The 2013 Forum on foreign direct investment (held at the same time as the WEIF – Wallonia Export & Invest Fair) provided an opportunity to conduct a satisfaction survey for investors who have located and developed business activities in Wallonia.
This quick survey on the satisfaction of the investors who responded revealed that attracting investors to our territory requires a long-term vision and structural political measures on various fronts. To this end, it is important to remain vigilant regarding the overall competitiveness of the region.
The main attractive qualities of the regional territory mentioned most often by international investors included:
- Quality of communication and transportation infrastructures
- Worker competence
- R&D capacities
- Stability of the labour market
- Performances with regard to sustainable development
- Availability of urban development
The cost of labour in sectors that are essentially labour-intensive, the corporate tax structure, and energy costs were also listed among the areas that needed improvement.
Although the high tax rate in our country is often pointed out as a factor that hinders local investment, recent signals from the federal government to maintain the notional interest mechanisms are consequently greatly appreciated by national and foreign investors when they are considering Wallonia as a place to establish a business.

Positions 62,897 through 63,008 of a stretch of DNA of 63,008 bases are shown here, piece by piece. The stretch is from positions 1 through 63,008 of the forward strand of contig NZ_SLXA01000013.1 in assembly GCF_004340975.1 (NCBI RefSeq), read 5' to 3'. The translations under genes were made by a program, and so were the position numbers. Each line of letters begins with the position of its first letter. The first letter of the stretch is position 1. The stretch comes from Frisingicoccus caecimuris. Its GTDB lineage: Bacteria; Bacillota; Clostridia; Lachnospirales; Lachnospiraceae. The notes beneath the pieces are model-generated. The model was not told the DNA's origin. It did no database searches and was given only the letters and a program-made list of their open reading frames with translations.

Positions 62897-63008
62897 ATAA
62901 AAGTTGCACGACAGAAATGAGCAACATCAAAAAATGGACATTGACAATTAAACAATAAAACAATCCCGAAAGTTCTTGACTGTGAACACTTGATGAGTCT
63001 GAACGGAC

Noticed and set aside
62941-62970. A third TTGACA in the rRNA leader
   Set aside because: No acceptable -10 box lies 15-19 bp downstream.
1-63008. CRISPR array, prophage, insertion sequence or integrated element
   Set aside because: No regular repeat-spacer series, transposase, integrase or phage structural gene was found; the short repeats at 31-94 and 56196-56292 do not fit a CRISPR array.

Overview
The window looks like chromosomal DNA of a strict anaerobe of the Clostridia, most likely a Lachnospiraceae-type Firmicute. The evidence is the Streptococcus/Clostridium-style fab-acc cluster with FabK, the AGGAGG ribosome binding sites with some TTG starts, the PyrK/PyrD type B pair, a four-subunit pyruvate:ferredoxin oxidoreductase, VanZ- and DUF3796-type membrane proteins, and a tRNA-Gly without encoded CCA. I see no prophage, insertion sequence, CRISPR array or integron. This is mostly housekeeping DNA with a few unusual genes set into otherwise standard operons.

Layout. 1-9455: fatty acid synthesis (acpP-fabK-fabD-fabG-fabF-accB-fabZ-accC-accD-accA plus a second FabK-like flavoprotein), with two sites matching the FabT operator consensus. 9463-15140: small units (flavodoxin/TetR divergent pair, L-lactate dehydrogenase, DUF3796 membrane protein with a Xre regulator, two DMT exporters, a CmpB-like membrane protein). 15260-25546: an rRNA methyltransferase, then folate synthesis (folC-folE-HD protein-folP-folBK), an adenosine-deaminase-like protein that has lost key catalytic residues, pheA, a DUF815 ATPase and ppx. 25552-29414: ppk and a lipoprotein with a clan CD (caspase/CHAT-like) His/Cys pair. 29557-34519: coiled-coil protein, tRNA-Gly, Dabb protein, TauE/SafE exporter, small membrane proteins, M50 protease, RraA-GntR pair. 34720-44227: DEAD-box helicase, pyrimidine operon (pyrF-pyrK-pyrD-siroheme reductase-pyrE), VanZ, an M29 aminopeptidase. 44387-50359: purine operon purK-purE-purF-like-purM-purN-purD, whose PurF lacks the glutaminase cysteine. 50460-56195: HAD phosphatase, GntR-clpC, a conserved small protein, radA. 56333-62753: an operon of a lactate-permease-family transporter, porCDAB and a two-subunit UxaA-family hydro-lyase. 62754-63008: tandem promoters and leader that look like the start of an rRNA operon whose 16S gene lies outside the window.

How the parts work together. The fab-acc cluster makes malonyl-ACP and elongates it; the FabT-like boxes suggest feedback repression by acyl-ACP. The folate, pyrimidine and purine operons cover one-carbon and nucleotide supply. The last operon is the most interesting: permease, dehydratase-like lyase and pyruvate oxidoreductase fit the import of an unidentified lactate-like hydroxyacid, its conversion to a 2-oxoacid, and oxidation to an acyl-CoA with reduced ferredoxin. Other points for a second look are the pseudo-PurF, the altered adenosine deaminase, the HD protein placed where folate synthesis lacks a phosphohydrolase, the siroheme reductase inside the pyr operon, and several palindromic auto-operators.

In this same fiscal vein, the Ruling Commission offers special legal security for investors. They should therefore be given even more manoeuvring room.
More generally, with regard to fiscal matters, it is necessary to adopt clear, simple legislation in order to allow for only one possible interpretation and to reinforce the legal security that is so dear to investors.
In our country, where there is a very strong tertiary component, it is also crucial to invest more in education and training, innovation and the development of a culture of renewal and creativity. A broadening of the national and regional policy on innovation is therefore indispensable for protecting our competitive edge.
With regard to social costs, an in-depth conversation, without taboos, needs to take place on reforming the Belgian social model and its funding, in order to guarantee the long-term competitiveness of our region.